Aug. 7, 2011

Engineer service projects aide communities in Richmond, Stafford County

By Cotton Puryear      
Virginia Department of Military Affairs

Soldiers from the Virginia National Guard's Petersburg-based 276th Engineer Battalion, 91st Troop Command put their engineer skills to practical use for two community service projects in Stafford County and Richmond during their two-week annual training period from July 16 to 30. The work was part of the Innovative Readiness Training program that allows engineers to put their military skills to work on community service projects approved by National Guard Bureau.

 

A Soldier from the 276th Engineer Batallion operates a chain saw June 22 at the location of the planned Stafford Civil War Site. Virginia National Guard Soldiers from the 276th Engineer Battalion as part of the effort to clear and grade an access road for the park. Approximately 75 engineers from the Powhatan-based 180th Horizontal Construction Company along with the Cedar Bluff-based 1033rd Engineer Support Company and a section from the Bowling Green-based 189th Multirole Bridge Company worked together on the project. The Soldiers are conducting the work as part of their two-week annual training period as part of the Innovative Readiness Training program. The IRT allows engineers to put their military skills to work on community service projects approved by National Guard Bureau. (Photo by Cotton Puryear, Virginia Department of Military Affairs)

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"The use of heavy and light engineer equipment on these sites prepares Soldiers for the Defense Support to Civilian Authorities mission," said Capt. Dave Baber, commander of the Powhatan-based 180th Horizontal Construction Company, 276th Engineer Battalion and project officer for the Virginia Guard. "We need to be prepared to react to hurricanes, floods, tornado's and heavy snow removal. These projects will help give us real world training making us better prepared to support the Commonwealth."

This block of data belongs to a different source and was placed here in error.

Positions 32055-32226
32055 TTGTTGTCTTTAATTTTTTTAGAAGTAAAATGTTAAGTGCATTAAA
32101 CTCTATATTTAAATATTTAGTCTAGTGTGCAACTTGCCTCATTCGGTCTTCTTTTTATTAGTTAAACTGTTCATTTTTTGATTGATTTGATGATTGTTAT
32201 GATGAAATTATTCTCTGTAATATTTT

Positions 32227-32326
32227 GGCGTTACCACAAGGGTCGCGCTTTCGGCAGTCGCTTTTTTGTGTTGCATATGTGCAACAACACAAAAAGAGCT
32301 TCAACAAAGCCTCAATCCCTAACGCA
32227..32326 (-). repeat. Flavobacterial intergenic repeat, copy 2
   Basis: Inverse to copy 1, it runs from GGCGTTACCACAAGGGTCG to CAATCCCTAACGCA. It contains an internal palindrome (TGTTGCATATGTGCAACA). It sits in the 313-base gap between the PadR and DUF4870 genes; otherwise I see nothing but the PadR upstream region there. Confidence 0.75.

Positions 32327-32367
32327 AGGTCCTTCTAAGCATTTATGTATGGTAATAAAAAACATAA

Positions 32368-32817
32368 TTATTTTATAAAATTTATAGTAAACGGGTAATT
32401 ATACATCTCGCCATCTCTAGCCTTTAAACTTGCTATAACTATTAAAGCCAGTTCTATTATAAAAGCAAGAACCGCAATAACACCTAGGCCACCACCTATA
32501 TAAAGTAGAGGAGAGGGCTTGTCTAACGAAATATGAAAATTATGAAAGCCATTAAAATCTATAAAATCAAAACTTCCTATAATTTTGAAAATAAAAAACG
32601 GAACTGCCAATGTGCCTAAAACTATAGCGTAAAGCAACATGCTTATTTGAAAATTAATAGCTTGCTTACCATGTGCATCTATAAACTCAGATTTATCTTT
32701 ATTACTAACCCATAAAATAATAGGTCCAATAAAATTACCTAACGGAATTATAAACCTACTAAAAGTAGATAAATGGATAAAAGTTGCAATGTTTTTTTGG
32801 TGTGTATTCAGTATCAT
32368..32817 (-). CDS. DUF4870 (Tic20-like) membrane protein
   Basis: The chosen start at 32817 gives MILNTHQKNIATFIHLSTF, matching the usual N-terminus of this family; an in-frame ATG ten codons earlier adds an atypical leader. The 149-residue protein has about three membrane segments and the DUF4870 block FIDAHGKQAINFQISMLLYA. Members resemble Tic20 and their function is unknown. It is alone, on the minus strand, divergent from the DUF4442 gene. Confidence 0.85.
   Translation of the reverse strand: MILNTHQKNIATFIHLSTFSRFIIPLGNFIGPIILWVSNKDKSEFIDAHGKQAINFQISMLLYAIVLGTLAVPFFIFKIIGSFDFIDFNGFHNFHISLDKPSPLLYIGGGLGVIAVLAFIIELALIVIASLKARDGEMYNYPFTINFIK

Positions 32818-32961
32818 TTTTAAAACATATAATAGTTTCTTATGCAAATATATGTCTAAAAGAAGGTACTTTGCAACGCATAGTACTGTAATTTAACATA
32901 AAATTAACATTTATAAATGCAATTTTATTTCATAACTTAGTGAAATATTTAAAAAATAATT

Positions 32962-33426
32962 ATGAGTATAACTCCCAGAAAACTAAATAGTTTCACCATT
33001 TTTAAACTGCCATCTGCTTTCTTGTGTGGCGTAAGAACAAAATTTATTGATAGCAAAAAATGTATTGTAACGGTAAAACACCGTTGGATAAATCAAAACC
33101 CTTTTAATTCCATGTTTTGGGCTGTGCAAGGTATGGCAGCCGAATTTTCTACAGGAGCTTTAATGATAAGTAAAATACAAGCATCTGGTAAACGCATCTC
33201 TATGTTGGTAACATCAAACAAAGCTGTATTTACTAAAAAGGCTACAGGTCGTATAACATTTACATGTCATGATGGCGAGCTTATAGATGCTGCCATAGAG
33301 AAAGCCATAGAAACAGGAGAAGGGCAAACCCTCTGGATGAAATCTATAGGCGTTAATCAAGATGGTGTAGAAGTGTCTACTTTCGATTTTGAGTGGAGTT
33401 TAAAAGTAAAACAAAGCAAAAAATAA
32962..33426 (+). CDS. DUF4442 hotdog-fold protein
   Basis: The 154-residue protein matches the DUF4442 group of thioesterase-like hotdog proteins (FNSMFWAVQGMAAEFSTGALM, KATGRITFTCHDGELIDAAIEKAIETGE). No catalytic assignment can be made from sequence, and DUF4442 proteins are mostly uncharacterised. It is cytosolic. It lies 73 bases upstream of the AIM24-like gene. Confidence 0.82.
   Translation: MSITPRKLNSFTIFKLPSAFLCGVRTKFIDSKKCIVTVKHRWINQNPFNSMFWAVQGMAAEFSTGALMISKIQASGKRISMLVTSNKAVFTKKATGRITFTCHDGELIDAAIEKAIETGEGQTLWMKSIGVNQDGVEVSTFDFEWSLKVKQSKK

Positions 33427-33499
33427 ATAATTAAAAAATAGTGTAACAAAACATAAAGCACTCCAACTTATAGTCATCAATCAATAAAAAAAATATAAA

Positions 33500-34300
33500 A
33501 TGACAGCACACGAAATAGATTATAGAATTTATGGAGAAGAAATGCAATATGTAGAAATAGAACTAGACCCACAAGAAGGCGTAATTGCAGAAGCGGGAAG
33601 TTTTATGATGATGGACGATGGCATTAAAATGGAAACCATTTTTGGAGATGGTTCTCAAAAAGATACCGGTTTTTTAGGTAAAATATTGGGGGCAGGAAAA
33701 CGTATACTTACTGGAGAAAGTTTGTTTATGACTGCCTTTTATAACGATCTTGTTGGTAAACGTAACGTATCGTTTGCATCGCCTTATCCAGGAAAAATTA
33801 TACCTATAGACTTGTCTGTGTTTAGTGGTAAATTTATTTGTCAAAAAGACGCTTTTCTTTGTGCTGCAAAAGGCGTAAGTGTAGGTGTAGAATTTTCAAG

Approximately 75 engineers from the 180th worked to clear and grade a pedestrian and biking trail along Cannon Creek which runs parallel to the Richmond Henrico Turnpike as a part of the Greenway project. In Stafford, Approximately 75 engineers from the Cedar Bluff-based 1033rd Engineer Support Company along with Soldiers from the 180th and a section from the Bowling Green-based 189th Multirole Bridge Company worked to prepare an access road for the planned Stafford County Civil War Park.

The Petersburg-based Forward Support Company of the 276th Engineer Battalion provided all logistical support for the units on both sites, keeping them fed and fueled.

"This is a great opportunity for these men and women to use the skills they have as Soldiers to help the community," said Maj. Gen. Daniel E. Long, Jr., the Adjutant General of Virginia after touring the site in Richmond.

During the two weeks on the Cannon Creek site, Virginia Guard engineers cleared and grubbed 3,100 linear feet of trail, removed 350 tons of debris, placed and compacted 1,450 tons of gravel, conducted 1,634 hours of equipment training and 287 hours of chain saw training, Baber said.